Finding a Spot to Grow: Garden Spaces in the City

If you don’t have a garden of your own and think you might like one this summer, now is the time to start looking. Many community gardens fill up quickly and have long waiting lists each year so it’s good to get your name on the list early. Here is a quick guide on how to do that, as well as other options to help you find a garden spot to call your own.

Community Gardens

Each community garden in HRM is coordinated by a volunteer at each garden. It is a very informal system, where one or more gardeners offer to help keep track of new and lapsed memberships from year to year. You can find the contact information for the coordinator of each garden on the Halifax Garden Network Map, by clicking on the icon for the garden you are interested in. The map allows you to look for gardens in your neighbourhood and get in touch directly. If you find a contact is out of date let us know at the Urban Garden Project and we’ll update our listings. Don’t get discouraged if you end up on a waiting list, as people’s plans change and plots are always opening up.

Halifax Landshare

If you find you are unable to find a plot in a community garden, or if there aren’t any gardens in your area, another option is Halifax Landshare. This is a program where people can post online on our garden map, announcing that they have a yard to share, or are looking for a spot to garden. It works similar to the classifieds, letting everyone know who has extra land to share and who is looking and the map helps you to find a place close to home.Both those with land to share, and those looking for land can look through these listings and get in touch with another Landshare participant in their neighbourhood to see if there is a possibility of working together. Yellow bullet points indicate a yard available to share, blue bullets indicate someone is looking for land. The map acts as a starting point for people to start a conversation and collaborate.If you have a bit of extra space in your yard, or would like someone to help you with your garden in trade for produce, consider listing your space on the map so that we can help everyone have a space to grow their own. To do so, simply fill out the form on the Halifax Garden Network Map page and we’ll add you to our map. For further information you can read, Using Halifax Landshare, which offers advice on questions to ask when talking with another Landshare participant. If you have any questions please email us.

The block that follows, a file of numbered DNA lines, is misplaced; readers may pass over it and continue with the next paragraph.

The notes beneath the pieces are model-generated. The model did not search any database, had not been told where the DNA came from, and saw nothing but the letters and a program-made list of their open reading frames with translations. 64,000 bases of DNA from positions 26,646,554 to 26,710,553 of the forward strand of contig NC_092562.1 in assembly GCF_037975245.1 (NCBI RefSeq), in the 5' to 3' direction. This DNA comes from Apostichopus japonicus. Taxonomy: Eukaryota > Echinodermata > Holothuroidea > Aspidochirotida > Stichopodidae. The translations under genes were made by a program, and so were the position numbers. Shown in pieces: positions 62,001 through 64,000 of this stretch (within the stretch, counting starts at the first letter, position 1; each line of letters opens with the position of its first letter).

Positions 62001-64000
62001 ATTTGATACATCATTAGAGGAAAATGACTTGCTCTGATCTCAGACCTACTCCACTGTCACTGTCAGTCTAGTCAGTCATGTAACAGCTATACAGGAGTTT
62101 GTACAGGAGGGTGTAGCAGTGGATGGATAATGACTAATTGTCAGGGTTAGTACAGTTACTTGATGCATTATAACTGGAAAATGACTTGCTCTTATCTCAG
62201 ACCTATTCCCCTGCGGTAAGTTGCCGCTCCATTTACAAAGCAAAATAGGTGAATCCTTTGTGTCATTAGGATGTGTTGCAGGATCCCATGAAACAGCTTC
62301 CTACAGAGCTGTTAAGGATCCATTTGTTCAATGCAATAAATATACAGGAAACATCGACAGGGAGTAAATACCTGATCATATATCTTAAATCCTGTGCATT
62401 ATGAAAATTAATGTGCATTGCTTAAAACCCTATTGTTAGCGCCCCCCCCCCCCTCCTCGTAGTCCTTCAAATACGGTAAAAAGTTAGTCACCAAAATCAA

If you would like to see a community garden in your neighbourhood take a look at “10 Steps to Starting a Community Garden” for advice on where to get started. Together we will find, build and make our gardens, from the ground up.

Written by: Garity Chapman


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